Blind Spots and Wisdom of City Man

One of the issues raised again by Niall Ferguson’s absorbing new biography of Siegmund Warburg is why someone regarded, rightly, as “the most important City figure of the postwar period” should have had such an apparent blind spot about the growth and profit potential of investment management as a business.

Peter Stormonth Darling, the chairman of Mercury Asset Management, the business that grew out of S.G.Warburg’s Investment Department, records in his memoirs how his first instruction on being told to take charge of this backwater in the bank was to “get rid of it”. In 1979 the business was offered to two rival banks, Flemings and Lazards, at a giveaway price of £10m. They were, Ferguson concludes, incontrovertibly, “foolish not to buy at the absurdly low price Warburg asked”.

Even allowing for inflation, the £10m asking price stands in striking contrast to the £3.1 billion for which the business was eventually sold to Merrill Lynch 18 years later. (A few years after failing to offload it, Warburgs floated the business on the London market as a largely independent business). More extraordinary still is that MAM’s exit price in 1997 was more than three and a half times that at which S.G. Warburg had itself been sold, somewhat ignominiously, just three years earlier.

As blind spots go, this therefore was something of a corker, not quite on a par with IBM’s decision to throw the keys of the PC revolution to Microsoft and others, but notable nonetheless. Yet Warburg’s decision was, as Ferguson makes clear, entirely consistent both with his own temperament and aspirations in business, and with the prevailing attitude in the City at the time towards investment management.

Warburg died in 1982, just as the great late 20th century bull market was getting under way, and four years before Big Bang changed the rules of the game in the City for good. While others, including Stormonth Darling, could see the way that investment management was already developing into a profitable business in its own right on the far side of the Atlantic, Warburg never seems to have deviated from his lifelong view that investment management was a second rate activity barely worthy of a high-minded financier’s time.

A number of factors can be detected behind this reluctance. One was Warburg’s strongly held conviction that what he wanted his business to be was an “haute banque” in the grand Continental tradition, a private bank which delivered first class advice and services to its corporate clients and acted throughout with the highest possible standards of efficiency and integrity. Relationship building with big hitters in business and Government, in his vision, was a high calling that invariably took precedence, in both social and moral terms, over the grubbier business of generating transactions for short term profit.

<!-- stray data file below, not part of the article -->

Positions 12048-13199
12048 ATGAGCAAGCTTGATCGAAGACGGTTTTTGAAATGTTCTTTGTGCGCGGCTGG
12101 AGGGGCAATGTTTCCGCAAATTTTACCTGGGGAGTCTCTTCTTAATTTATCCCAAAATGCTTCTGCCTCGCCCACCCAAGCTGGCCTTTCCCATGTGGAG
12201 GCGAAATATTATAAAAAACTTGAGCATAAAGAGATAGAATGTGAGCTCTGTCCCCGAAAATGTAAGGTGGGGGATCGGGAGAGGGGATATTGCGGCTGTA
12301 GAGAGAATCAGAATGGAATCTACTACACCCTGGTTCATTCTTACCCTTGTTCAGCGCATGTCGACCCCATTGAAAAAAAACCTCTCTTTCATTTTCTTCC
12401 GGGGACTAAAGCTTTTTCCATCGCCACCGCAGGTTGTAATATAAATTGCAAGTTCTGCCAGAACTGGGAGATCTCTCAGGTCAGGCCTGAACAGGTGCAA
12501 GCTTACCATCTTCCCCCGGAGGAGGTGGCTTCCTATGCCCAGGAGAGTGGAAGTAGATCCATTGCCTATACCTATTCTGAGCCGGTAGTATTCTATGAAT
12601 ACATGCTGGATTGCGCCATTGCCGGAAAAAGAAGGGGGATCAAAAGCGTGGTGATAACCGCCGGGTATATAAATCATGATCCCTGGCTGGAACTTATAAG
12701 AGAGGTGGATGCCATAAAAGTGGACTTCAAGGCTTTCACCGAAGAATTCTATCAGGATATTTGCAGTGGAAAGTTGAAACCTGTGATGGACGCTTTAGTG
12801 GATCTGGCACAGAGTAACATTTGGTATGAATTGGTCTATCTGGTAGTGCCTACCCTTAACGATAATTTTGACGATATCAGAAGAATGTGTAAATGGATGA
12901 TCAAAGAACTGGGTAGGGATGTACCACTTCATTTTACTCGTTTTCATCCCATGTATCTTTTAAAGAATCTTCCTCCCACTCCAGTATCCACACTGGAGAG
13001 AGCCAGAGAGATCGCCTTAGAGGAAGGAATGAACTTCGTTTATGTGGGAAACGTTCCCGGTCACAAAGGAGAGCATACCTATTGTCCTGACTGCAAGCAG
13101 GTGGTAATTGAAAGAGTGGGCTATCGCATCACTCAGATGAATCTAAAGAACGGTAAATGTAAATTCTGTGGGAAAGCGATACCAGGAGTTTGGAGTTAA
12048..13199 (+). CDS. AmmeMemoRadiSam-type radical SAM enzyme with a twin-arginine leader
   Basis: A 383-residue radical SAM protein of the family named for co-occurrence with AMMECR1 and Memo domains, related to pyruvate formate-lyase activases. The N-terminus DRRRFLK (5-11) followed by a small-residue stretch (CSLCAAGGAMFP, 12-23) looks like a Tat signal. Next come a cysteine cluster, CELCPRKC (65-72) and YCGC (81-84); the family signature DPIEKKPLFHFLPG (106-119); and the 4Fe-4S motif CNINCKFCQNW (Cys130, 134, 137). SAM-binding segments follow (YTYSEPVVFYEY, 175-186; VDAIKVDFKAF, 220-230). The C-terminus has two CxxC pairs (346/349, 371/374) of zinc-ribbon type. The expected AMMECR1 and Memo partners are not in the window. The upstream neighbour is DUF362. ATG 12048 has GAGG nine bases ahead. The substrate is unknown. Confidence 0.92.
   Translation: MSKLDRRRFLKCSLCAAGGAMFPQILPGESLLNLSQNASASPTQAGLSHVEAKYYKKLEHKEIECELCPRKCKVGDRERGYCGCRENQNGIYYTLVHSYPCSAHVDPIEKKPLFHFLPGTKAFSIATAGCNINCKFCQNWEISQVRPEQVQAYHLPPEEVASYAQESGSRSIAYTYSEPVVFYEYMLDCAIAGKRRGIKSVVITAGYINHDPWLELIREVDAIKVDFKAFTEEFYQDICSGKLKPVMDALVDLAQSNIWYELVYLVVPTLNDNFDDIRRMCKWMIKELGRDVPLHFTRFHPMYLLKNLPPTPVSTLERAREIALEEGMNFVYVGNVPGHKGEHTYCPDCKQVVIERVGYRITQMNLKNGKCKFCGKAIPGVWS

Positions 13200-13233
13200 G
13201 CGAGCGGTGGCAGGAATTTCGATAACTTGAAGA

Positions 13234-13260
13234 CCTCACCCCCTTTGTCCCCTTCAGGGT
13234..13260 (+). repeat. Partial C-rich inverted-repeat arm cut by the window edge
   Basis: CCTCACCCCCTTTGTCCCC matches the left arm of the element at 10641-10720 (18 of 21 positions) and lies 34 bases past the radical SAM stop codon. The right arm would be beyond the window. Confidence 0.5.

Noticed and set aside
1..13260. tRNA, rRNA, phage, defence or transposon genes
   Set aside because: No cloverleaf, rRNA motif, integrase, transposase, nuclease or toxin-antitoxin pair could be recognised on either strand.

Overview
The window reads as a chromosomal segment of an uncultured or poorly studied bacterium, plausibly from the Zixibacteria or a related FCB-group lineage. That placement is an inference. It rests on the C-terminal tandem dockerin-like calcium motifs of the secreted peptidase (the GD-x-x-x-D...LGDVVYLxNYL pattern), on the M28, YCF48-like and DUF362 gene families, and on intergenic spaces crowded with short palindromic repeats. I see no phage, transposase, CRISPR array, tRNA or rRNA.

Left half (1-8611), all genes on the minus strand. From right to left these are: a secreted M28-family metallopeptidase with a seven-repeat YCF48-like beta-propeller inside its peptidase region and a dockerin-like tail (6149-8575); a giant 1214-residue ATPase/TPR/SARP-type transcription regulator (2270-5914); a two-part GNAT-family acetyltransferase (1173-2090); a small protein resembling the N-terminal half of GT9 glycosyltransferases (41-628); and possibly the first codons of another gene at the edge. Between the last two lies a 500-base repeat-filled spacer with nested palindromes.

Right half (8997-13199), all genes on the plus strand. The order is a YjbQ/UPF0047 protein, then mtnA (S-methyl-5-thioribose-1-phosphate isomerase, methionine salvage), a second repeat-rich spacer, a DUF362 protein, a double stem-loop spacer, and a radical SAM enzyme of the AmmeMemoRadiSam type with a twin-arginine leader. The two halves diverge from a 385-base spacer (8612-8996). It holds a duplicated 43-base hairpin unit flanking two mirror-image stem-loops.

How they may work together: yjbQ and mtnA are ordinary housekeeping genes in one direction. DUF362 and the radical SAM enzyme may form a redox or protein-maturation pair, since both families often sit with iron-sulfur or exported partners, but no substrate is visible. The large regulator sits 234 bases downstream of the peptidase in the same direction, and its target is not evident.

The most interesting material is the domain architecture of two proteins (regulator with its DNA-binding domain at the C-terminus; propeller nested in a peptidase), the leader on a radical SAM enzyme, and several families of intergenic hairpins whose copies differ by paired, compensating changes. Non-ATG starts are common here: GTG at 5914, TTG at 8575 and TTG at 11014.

Managing client investment portfolios, an activity which absorbed a fair deal of management time and little (in those days) of profit, was an even lower priority. It did not help that Warburg himself had virtually no interest in accumulating personal wealth and retained an inveterate distaste for the stock market. Those who spent their time in market speculation, in his view, were among the lowest forms of business life, right down there with journalists and economists. There was no deeper insult in the Warburg vocabulary than to describe someone as a “Boersianer”. 

As one of his colleagues observed, Warburg was a “capitalist by fate” who “despised money making for its own sake”. His own record as an investor was, perhaps unsurprisingly, mediocre. Deeply risk-averse, and ascetic in his personal habits, he lived well, but without ostentation, and died a much less wealthy man than many of his more money-oriented contemporaries.

When he gave investment advice to others, the results, says Ferguson, were sometimes “wholly inadequate”, as in the early 1970s, when despite identifying the roots of the inflation that was about to plunge the Western world into a deep recession, he could come up with nothing better as an investment strategy than a 50-50 allocation to equities and Government bonds. Yet this was also the man whose brilliant mind just a few years later helped to pioneer the index-linked Government bond, a simple but invaluable innovation.

Another besetting personal characteristic was a lifelong inclination to pessimism. His own experience, he noted once, was “that if one expects miraculous results from investment management, this is the best way to do badly…..In the long run the most favourable achievements are obtained on the basis of modest anticipations and by way of policies which rather err on the side of being solid and pedestrian than original”.

Ironically, of course, there is a lot of wisdom in that observation, although it has taken three decades of academic research to confirm quite how soundly based it is. While there is still plenty of money to be made in investment management, it definitely helps to believe in the triumph of hope over experience. Siegmund Warburg, a Jew who had fled from Nazi Germany in 1934, was neither temperamentally nor intellectually inclined to think that way.